Crim. No. 351.
September 26, 1916.
APPEAL from a judgment of the Superior Court of Madera County, and from an order denying a new trial. Charles O. Busick, Judge presiding.
The facts are stated in the opinion of the court.
Lee D. Windrem, R. R. Fowler, Joseph Barcroft, and H. I. Maxim, for Appellant.
U.S. Webb, Attorney-General, and J. Charles Jones, Deputy Attorney-General, for Respondent.
Defendant was informed against by the district attorney of the county of Madera for the crime of embezzlement. He was tried and convicted, and thereafter moved for a new trial, which was denied. He thereupon appealed from the judgment and the order denying his motion for a new trial.
1. The attorney-general has made a motion to dismiss the appeal principally upon the ground that defendant, in his application for an appeal under section 1247 of the Penal Code, failed to file or present to the trial judge an application containing a statement of the grounds and points on which he relies. The contention is that defendant should have stated in his application not only the grounds of his appeal, but should also have specified the points on which he relied; that the statute is mandatory in its requirement that the application contain a statement of "grounds" and "points." Section 1247 provides that upon an appeal taken from any judgment or order of the superior court, in any criminal action, where such appeal is allowed, "the defendant . . . must, within five days, file with the clerk and present an application to the trial court, stating in general terms the grounds of the appeal and the points upon which the appellant relies, and designate what portions of the phonographic reporter's notes it will be necessary to have transcribed to fairly present the points relied upon. If such application is not filed within said time, the appeal is wholly ineffectual and shall be deemed dismissed and the judgment or order may be enforced as if no appeal had been taken." The section also provides that the court shall, within two days after such application is made, direct the phonographic reporter who reported the case to transcribe such portion of his notes as in the opinion of the court "may be necessary to fairly and fully present the points relied upon by the appellant." It will be observed that while the terms "grounds" and "points" are conjunctively stated in the earlier part of the section, the direction as to the portion of the reporter's notes necessary to have transcribed is that the transcription shall be such as "to fairly present the points relied upon," and further along in the section it is made the duty of the court, "after such application is made," to direct the reporter to transcribe such portion of his notes as may be necessary to present "the points relied upon by the appellant." The term "points" as above shown, it seems to us, was used as embracing "grounds" as well as "points," and, as there used, indicates that the legislature did not intend that an appellant should lose his appeal as "wholly ineffectual" unless in his application he specifically and separately states therein that his reasons for the appeal are to be deemed both the "grounds" and "points" upon which "appellant relies."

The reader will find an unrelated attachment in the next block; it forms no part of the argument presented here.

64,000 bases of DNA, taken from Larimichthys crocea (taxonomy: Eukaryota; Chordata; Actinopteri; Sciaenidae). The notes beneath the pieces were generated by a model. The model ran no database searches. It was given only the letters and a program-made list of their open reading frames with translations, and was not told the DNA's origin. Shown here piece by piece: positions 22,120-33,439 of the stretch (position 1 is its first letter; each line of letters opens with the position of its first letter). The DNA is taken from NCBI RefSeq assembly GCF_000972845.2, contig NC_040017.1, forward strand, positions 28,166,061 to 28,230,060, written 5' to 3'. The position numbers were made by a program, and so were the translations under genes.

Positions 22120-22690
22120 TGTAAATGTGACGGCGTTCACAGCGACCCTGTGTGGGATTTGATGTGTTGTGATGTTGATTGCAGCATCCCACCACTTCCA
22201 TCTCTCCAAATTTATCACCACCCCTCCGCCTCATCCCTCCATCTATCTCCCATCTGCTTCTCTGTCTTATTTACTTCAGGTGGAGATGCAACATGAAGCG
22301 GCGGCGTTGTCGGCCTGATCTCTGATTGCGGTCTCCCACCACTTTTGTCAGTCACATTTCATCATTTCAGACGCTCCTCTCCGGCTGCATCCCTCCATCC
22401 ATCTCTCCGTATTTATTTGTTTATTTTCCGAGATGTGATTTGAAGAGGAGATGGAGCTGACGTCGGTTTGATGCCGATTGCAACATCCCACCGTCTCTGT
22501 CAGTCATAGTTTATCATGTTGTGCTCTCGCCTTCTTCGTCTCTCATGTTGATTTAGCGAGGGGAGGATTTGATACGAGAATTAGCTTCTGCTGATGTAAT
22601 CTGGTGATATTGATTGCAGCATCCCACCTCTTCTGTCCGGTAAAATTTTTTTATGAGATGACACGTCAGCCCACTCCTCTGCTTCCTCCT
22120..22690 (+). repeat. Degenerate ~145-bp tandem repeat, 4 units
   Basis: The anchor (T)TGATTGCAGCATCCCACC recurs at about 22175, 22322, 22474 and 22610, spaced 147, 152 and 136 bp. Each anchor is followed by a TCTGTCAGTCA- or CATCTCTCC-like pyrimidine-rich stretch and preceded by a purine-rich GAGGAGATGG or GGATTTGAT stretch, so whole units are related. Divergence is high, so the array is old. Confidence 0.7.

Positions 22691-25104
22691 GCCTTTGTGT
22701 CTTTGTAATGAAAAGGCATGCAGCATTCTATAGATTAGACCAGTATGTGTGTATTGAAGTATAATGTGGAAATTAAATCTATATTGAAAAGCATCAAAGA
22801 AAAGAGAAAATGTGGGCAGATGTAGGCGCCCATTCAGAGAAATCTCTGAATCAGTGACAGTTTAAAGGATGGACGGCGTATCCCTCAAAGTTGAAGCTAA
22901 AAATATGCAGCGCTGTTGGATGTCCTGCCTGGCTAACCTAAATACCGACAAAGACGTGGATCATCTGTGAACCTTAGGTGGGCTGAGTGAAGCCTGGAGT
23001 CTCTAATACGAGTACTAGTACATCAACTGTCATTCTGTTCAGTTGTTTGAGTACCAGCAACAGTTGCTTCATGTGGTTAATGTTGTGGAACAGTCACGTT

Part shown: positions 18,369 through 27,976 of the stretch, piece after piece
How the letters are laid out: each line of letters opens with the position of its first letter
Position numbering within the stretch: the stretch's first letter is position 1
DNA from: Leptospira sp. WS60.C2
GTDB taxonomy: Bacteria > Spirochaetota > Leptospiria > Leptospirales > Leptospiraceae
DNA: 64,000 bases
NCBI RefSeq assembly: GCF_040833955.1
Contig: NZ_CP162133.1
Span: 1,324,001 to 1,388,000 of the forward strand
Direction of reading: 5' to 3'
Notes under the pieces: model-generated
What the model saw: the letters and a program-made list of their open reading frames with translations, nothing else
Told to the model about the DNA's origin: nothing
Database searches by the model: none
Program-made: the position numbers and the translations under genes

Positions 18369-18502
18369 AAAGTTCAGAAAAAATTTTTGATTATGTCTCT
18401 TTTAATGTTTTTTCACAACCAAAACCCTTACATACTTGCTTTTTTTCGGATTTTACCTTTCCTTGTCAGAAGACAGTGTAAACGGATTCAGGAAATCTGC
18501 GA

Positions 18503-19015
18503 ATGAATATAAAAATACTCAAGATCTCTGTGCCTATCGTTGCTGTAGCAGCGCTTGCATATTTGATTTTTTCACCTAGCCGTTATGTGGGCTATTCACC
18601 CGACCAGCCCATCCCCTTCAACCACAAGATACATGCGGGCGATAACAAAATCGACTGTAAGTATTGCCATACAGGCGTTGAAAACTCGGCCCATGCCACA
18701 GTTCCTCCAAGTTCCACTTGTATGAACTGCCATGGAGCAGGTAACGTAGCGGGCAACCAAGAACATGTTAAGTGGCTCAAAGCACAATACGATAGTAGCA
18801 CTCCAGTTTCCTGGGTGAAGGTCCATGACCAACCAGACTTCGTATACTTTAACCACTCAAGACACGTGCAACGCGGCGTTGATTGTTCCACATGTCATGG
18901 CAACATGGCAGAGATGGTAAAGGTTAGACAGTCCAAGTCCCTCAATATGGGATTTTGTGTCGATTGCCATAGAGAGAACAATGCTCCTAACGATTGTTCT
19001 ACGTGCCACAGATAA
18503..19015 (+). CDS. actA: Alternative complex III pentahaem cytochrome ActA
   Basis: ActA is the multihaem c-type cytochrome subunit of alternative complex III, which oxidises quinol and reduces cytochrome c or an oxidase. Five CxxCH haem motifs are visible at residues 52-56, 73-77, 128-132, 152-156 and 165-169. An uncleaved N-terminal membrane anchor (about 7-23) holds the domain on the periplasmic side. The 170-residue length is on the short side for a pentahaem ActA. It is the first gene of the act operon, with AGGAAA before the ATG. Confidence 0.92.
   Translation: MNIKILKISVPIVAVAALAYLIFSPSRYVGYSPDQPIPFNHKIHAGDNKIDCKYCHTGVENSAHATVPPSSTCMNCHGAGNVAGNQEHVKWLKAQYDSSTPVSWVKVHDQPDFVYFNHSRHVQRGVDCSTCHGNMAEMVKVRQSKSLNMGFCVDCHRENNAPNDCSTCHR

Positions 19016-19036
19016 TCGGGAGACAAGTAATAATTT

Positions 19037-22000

The application was entitled: "Settlement of Grounds on Appeal under Sec. 1247 P.C." Then follows title and cause.
The application recites the proceedings, the trial, verdict, motion for new trial, order denying motion, judgment, and notice of appeal from the judgment and order. It then states: "That said appeal is taken upon the following general grounds," and the grounds (briefly stated) were as follows:
1. Once in jeopardy; 2. Errors in rulings with reference to the allowance of challenges for cause; 3. Misconduct of district attorney; 4. Errors of the court in its rulings upon evidence; 5. Errors of the court in the interrogation of witnesses; 6. The verdict is contrary to law; 7. The verdict is contrary to evidence.
The application specifically mentioned portions of the record called for and also for "the entire transcript of the testimony taken in said action."
With this application before the court, it made an order directing the phonographic reporter "to transcribe the following portions of the testimony and proceedings given and had in the above-entitled cause." Then follow in the order the portions of the testimony and proceedings specifically called for in the application, including "all the testimony given at the trial, and all objections, rulings, and exceptions made and taken at the trial." This order was complied with, and the entire record is now here for review and appears to be in authentic form.
The statute only requires that the application state "in general terms the grounds of the appeal and the points upon which the appellant relies." The grounds stated in the present case were specific enough to indicate upon what errors defendant would rely, and he designated the portions of the reporter's notes which were deemed "necessary to have transcribed to fairly present the points relied upon." Section 1248 of the Penal Code provides that: "If the appeal is irregular in any substantial particular, but not otherwise, the appellate court may, . . . order it to be dismissed."